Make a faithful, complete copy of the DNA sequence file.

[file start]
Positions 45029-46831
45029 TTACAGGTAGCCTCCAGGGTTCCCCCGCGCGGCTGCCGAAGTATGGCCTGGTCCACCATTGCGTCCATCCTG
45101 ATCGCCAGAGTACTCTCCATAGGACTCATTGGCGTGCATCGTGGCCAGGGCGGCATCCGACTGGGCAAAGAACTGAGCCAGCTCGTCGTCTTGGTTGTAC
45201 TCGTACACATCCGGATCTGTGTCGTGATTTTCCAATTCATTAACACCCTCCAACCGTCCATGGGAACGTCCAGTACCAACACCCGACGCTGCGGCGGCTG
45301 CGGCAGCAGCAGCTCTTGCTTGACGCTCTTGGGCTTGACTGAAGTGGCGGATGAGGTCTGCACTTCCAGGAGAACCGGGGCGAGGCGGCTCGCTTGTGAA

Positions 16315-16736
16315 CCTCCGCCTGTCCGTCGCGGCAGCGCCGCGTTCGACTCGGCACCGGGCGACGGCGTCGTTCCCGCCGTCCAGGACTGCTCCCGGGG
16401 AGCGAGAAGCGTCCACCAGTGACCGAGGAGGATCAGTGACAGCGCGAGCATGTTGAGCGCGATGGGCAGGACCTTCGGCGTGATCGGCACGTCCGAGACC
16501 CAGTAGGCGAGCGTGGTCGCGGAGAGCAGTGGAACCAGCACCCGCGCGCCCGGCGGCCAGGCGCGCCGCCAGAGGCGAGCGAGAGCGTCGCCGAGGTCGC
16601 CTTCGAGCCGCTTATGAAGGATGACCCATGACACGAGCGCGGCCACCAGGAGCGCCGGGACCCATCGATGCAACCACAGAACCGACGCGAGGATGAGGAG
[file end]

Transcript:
Positions 45029-46831
45029 TTACAGGTAGCCTCCAGGGTTCCCCCGCGCGGCTGCCGAAGTATGGCCTGGTCCACCATTGCGTCCATCCTG
45101 ATCGCCAGAGTACTCTCCATAGGACTCATTGGCGTGCATCGTGGCCAGGGCGGCATCCGACTGGGCAAAGAACTGAGCCAGCTCGTCGTCTTGGTTGTAC
45201 TCGTACACATCCGGATCTGTGTCGTGATTTTCCAATTCATTAACACCCTCCAACCGTCCATGGGAACGTCCAGTACCAACACCCGACGCTGCGGCGGCTG
45301 CGGCAGCAGCAGCTCTTGCTTGACGCTCTTGGGCTTGACTGAAGTGGCGGATGAGGTCTGCACTTCCAGGAGAACCGGGGCGAGGCGGCTCGCTTGTGAA

Positions 16315-16736
16315 CCTCCGCCTGTCCGTCGCGGCAGCGCCGCGTTCGACTCGGCACCGGGCGACGGCGTCGTTCCCGCCGTCCAGGACTGCTCCCGGGG
16401 AGCGAGAAGCGTCCACCAGTGACCGAGGAGGATCAGTGACAGCGCGAGCATGTTGAGCGCGATGGGCAGGACCTTCGGCGTGATCGGCACGTCCGAGACC
16501 CAGTAGGCGAGCGTGGTCGCGGAGAGCAGTGGAACCAGCACCCGCGCGCCCGGCGGCCAGGCGCGCCGCCAGAGGCGAGCGAGAGCGTCGCCGAGGTCGC
16601 CTTCGAGCCGCTTATGAAGGATGACCCATGACACGAGCGCGGCCACCAGGAGCGCCGGGACCCATCGATGCAACCACAGAACCGACGCGAGGATGAGGAG